PITTSFIELD — It’s late on Friday afternoon and a small crowd has gathered at Mary’s Carrot Cake on Union Street. Today Mary McGinnis’s 27-ingredient carrot cake and addictive red velvet cupcakes take second billing to the art of Jackie Kearns, 26. The University of Massachusetts Amherst graduate is presenting a show of her latest works at the store. Kearns’s unpopulated street scenes, created with a hazy charcoal and oil mix, evoke a feeling of mystery, especially when painted on objects such as chairs, a bookshelf, and curtains. The pieces are on the floor and on walls around the room, one painting hanging atop a display case of cakes, cupcakes, and other goodies.
When the 17 artists working in studio spaces above McGinnis’s bake shop approached her with the idea of presenting their work in her store, she embraced the idea and renamed that section of the shop Gallery 25. Then McGinnis took it a step further. Having heard about art walks around the country, she wanted to create one downtown. Except there was one big difference. Those other cities had art galleries to showcase artists’ wares. Except for the Ferrin Gallery, Berkshire Community College’s Intermodal Gallery, and the Lichtenstein Center for the Arts, there wasn’t much traditional gallery space in Pittsfield.
That didn’t stop McGinnis. One of eight children brought up here, she had seen the steady decline of a city that had relied heavily on General Electric for jobs. After the company pulled out in the ’80s, downtown was littered with vacant buildings and became the object of ridicule from its far more manicured neighbors to the south and north, Lenox and Williamstown.
Where others saw despair, artists saw opportunity. In 2002, local artist Maggie Mailer, the daughter of author Norman Mailer, founded the Storefront Artists Project, converting vacant retail space into artists’ studios. Backed by Pittsfield’s mayor at the time, James Ruberto, and Megan Whilden, director of the city’s Office of Cultural Development, a new arts district started to take root. In 2006, the long dormant Colonial Theatre, an epic Vaudevillian stage that first made its debut in 1903, reopened to much fanfare. That same summer, the Barrington Stage Company moved to town and made the 1912 Music Hall its new home.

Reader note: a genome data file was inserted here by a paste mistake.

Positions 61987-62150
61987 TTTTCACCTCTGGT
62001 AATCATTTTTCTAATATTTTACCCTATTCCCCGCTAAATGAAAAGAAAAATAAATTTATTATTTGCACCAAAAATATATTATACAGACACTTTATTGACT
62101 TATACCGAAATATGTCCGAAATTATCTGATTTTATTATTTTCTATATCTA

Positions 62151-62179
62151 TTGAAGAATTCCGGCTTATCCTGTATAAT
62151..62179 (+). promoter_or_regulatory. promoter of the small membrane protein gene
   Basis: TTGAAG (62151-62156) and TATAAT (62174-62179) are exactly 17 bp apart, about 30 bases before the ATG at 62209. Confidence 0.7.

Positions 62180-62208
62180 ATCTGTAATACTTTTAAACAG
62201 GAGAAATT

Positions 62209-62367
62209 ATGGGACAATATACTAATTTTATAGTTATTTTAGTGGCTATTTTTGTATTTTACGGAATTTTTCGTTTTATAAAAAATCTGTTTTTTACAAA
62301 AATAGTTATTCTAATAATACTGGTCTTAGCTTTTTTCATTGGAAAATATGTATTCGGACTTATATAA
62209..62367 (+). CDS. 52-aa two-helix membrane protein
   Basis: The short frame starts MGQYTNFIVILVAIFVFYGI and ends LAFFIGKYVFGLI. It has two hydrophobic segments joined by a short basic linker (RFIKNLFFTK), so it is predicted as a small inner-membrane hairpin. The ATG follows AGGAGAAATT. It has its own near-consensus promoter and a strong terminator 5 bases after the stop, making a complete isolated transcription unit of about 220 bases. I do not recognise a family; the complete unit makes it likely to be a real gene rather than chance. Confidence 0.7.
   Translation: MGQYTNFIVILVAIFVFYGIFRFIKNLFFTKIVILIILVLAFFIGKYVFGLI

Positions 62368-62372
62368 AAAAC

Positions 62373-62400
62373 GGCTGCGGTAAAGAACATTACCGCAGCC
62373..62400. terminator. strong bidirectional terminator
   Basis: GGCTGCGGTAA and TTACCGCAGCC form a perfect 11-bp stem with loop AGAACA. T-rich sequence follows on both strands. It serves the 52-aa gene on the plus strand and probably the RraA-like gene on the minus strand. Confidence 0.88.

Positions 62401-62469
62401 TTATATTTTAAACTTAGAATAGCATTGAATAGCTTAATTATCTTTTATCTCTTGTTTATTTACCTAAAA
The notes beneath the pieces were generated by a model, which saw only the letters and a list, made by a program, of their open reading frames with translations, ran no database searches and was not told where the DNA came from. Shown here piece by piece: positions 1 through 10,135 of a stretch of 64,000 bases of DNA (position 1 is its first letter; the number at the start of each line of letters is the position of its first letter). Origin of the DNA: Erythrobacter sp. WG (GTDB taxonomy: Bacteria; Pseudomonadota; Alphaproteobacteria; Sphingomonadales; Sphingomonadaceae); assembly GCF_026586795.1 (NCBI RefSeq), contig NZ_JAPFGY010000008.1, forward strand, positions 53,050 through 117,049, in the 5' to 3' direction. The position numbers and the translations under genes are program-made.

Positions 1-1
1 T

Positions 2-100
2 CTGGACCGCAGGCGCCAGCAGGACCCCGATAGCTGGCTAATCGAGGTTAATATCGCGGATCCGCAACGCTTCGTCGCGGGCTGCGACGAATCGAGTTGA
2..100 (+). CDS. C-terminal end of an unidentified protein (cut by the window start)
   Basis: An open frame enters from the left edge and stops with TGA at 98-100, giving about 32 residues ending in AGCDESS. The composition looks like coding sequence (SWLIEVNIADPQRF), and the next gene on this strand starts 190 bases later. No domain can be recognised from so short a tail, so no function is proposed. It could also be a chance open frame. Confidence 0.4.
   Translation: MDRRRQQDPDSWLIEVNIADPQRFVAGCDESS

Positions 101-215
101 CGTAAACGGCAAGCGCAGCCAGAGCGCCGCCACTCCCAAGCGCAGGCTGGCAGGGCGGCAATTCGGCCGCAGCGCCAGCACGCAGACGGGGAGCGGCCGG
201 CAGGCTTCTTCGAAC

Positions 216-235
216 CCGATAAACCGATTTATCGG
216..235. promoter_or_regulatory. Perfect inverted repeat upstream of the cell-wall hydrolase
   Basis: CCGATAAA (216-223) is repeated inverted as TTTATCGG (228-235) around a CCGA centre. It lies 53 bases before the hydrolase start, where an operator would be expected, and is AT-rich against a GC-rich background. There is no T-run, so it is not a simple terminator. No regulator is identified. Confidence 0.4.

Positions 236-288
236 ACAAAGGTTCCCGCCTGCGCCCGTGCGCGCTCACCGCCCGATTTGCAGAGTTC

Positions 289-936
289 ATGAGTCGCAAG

Slowly, empty storefronts on North Street, the main commercial artery downtown, transformed into restaurants, health food stores, and a new movie theater, The Beacon Cinema. They weren’t art galleries, but they had walls where you could hang works by artists who were now living and working in the city. So McGinnis went door to door, asking store and restaurant owners to stay open the first Friday night of every month to showcase the artists’ works. More than 20 signed up and last May First Fridays Artswalk made its debut. So far, it’s been a smashing success.
“The event has brought in well over $250,000 worth of sales of art and commerce,” says McGinnis. By merging art with local businesses, she has made believers out of store owners like Steven Valenti, a purveyor of quality men’s suits, dress shirts, sweaters, and shoes who’s celebrating his 30th anniversary on North Street this year.
“It’s been quite a roller coaster ride. Over the past five years, I’ve seen a resurgence in downtown. I’m glad I stuck around,” says Valenti. At first reluctant, he was swayed by McGinnis’s passion for the project and impressed by the work of a local artist and curator, Sean McCusker, who matches the right artist to the right space and then arranges the exhibition. One artist Valenti’s store presented was his former art history professor.
“I saw classmates I haven’t seen in 40 years,” says Valenti, adding that he’s welcomed over 100 people to his store on certain First Fridays, including many new customers who were happy to make a purchase simply because he’s supportive of the arts.
“We had this one guy come up from New York solely for the Artswalk. He ended up buying over $700 worth of merchandise and then called me two days later to tell me what a grand time he and his wife had,” adds Valenti.
The art also flies off the walls. When photographer Susan Geller had her show at Gallery 25 in October, she sold seven works and met Dr. Ruth, who was performing at the Barrington Stage Company across the street.
Not content with simply founding the First Fridays Artswalk, McGinnis leads a free tour every month. This month the first stop is Wild Sage, an antiques store that showcased the postcard-sized works of Ellen Joffe-Halpern. It took the artist three years to complete 365 of these attractive pint-sized watercolors, depicting everyday life, from the tilt of a coffee cup to the ticking of a clock. Continued...